What's next for President Biden and the economy

Yahoo Finance's Rick Newman discusses what to expect next from President Biden's administration and the economy in 2022.

Video Transcript

RICK NEWMAN: We did get something he can brag about on the economy. We got a really strong GDP growth showing for 2021. That was expected, strongest GDP growth since the 1980s. But this is not going to last very long. I think the important thing for President Biden now is to know he's got a couple of tough months coming.

We're going to see a major slowdown because of Omicron. It's probably going to show up in the job numbers for January and for February as well. We could even see the economy lose some jobs. Inflation, of course, is the main thing that's on everybody's mind at 7%. And GDP growth, which was great in the fourth quarter of 2021, is going to slow down by a lot in 2022, probably less than 2%.

So Biden is going to have some tough sledding for the next couple of months. Maybe things are going to get better when March, April, May get here, but consumers are probably going to be in a pretty foul mood for a little while here.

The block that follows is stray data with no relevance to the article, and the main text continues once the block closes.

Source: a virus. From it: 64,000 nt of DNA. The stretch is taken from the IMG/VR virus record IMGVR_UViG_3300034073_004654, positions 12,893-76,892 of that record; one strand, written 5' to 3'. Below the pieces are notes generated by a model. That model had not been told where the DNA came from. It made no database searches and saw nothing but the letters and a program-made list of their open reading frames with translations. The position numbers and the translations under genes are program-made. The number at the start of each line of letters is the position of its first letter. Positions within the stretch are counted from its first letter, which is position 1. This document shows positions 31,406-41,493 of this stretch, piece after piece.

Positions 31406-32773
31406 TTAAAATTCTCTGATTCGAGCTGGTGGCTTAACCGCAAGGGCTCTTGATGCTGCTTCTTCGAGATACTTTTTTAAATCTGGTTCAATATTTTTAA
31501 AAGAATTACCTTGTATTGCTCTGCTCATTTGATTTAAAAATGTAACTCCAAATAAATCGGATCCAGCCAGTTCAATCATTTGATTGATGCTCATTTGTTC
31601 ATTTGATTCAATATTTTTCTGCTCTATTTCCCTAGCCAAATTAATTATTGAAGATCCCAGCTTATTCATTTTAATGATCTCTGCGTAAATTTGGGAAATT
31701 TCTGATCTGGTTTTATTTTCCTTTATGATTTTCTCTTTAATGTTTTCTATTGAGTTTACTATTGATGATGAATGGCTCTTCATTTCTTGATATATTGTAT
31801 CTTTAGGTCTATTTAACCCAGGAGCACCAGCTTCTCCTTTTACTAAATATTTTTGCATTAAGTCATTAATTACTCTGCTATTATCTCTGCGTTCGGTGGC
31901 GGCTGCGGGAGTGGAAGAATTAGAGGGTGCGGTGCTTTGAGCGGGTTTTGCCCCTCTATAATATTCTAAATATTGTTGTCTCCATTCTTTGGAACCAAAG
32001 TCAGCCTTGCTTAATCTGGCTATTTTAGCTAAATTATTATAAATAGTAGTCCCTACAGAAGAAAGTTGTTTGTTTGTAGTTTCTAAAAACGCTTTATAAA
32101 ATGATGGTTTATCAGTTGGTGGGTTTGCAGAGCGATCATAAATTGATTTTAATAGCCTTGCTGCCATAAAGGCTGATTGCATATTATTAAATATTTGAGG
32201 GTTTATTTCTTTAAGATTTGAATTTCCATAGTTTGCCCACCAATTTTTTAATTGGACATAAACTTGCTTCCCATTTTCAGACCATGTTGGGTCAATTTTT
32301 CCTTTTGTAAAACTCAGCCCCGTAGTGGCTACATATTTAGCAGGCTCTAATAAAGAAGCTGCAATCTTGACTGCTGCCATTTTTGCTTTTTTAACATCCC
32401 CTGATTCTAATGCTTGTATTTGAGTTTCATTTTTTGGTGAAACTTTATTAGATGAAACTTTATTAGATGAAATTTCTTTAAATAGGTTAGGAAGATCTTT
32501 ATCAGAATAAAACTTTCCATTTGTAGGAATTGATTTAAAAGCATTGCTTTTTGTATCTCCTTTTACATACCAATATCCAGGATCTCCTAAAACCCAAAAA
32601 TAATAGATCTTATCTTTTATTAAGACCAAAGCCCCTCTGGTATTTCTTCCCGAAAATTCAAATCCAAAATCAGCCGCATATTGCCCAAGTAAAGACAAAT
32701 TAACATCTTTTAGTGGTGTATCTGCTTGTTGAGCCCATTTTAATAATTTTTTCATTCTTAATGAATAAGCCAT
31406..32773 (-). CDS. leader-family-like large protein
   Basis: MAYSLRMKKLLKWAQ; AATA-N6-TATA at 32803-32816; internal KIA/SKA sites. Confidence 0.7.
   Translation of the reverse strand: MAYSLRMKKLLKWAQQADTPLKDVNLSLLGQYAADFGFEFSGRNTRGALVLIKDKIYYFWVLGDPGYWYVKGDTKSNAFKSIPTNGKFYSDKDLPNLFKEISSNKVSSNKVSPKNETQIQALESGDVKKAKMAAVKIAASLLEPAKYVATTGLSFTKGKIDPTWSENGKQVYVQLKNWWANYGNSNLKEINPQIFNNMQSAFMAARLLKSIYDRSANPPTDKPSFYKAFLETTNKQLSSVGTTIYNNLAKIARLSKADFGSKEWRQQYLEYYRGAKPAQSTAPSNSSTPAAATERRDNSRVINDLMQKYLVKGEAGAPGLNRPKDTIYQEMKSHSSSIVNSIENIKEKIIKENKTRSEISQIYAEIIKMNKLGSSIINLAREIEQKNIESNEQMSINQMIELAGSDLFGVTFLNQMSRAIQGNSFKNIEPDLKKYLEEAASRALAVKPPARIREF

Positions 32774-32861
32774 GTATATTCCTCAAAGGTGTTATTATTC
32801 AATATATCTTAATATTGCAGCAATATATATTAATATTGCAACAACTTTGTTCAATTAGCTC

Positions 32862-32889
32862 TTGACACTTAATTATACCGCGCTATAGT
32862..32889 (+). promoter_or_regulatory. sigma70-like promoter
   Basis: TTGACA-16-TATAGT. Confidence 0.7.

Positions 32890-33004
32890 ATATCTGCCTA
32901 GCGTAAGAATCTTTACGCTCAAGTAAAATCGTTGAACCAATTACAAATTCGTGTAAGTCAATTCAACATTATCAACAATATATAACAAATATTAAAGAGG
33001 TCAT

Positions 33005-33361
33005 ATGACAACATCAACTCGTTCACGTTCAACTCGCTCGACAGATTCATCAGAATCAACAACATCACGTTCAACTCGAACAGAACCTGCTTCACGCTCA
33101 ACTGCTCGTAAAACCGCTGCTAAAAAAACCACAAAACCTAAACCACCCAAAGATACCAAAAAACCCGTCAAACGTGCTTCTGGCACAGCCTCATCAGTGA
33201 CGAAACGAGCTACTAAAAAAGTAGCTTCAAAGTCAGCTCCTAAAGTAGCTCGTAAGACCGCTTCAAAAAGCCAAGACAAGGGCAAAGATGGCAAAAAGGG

ADAM SHAPIRO: We hear you loud and clear. And, you know, then there was the whole event in Pittsburgh today with infrastructure. And of course, there was the bridge that fell last night. Fortunately, nobody killed, but people were injured, but not life threatening. You know, what's going to happen next? Can-- well, what's next? Does the Biden administration use infrastructure to their advantage?

RICK NEWMAN: Well, Biden was talking about two things basically in Pittsburgh. One is the infrastructure bill that he signed in November. That's a win for the Biden administration. And that money is going to start going to states and cities basically now, so it's going to be flowing in 2022 and years to follow. So Biden's going to be talking about that a lot. That is a win for him. He should be talking about that.

Biden also in Pittsburgh was kind of giving a stump speech for some of the elements of his Build Back Better program, which, of course, Congress has not passed and it's not clear if they ever will pass. So Biden was making the case for the environmental provisions of the green energy investments in that legislation, and also for help with child care and other things like that. So he's trying to generate a little bit of support for that Build Back Better bill, but that has been a turkey so far in Congress. And I don't think anybody knows whether they're likely to pass that in 2022.

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